Texas: Log House

Aug 3, 2023 | Texas

Over the years I’ve driven by this log house a hundred times, but never stopped to take a closer look. Last week, to beat the oppressive heat, I set out at 6 am to photograph another piece of Texas history, catching the log house at sunrise.

Location: In Bicentennial Park, off of White’s Chapel Boulevard, about a quarter mile north of White’s Chapel’s intersection with FM 1709. Look for the water tower; the log house is nearby.

Southlake’s log house is a replica that represents a house built in the 1850s by a well-off family. At 14×14 feet, it is only as big as many bedrooms in today’s Southlake. Of special interest are the supports for the back porch – they once were telegraph poles made about 1853 that ran alongside the Butterfield Stage line in Wise County.

Also interesting is that the house sits next to Bunker Hill, which settlers used as a lookout point, and Blossom Prairie, where wagon trains heading west camped. At the end of this file, read the Log House Blog detailing the building of the log house.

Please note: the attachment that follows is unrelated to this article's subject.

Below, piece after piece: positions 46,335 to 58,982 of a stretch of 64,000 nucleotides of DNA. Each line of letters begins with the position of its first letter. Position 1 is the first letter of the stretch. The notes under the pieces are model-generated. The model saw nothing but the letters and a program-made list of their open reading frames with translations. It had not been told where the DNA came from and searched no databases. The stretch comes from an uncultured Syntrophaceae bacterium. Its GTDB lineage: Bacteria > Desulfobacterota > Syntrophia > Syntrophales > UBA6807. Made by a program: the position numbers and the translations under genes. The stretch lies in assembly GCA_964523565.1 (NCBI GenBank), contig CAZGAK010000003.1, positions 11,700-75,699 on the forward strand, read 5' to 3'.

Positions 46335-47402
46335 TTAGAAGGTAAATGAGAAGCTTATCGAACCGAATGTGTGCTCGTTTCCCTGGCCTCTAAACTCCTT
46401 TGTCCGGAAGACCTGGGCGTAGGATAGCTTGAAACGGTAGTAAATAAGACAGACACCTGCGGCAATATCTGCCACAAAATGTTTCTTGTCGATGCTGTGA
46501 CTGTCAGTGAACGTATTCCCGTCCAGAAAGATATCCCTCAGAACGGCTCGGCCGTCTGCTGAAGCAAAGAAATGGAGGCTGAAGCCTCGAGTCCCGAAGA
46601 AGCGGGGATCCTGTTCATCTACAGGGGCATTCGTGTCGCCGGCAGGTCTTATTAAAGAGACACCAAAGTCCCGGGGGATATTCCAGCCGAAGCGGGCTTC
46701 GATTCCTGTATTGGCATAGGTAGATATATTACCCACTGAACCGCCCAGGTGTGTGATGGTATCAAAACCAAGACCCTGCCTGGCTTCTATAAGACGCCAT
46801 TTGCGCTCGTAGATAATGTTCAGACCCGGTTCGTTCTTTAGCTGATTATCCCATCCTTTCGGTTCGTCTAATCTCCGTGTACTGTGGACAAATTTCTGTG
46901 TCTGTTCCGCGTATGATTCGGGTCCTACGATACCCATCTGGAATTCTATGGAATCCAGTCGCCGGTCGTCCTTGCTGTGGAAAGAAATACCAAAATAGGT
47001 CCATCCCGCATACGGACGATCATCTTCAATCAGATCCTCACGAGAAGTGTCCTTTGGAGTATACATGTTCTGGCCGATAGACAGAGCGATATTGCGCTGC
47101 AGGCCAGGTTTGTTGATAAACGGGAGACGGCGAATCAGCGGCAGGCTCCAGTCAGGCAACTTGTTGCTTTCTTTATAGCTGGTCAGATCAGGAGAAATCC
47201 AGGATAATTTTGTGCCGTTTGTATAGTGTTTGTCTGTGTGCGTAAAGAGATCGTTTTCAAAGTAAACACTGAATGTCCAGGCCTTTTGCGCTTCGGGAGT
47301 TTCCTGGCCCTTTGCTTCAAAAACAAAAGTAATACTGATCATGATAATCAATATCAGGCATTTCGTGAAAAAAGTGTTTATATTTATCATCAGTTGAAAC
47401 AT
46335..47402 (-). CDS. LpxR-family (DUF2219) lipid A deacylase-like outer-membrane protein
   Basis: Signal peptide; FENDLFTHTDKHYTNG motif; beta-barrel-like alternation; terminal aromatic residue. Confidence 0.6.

Read more: https://southlakehistory.org/buildings-markers/log-house/


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  1. Dave Myers

    I thought it was “White Chapel Blvd”, not “White’s Chapel”.

    Very interesting log house. Would love to see it sometime!

    • Pat Krapf

      White’s Chapel is the correct name. The street was named after White’s Chapel Methodist Church which will be featured in a future blog post. The small chapel still exists and is on the grounds of the new Methodist Church, which is adjacent to the original chapel. Over the years the name has morphed to White Chapel. Guess the possessive name was too much for some to pronounce. It was named after Rev. White. The settlers used to say, “See you Sunday at White’s Chapel.” And that’s how the street got its name.

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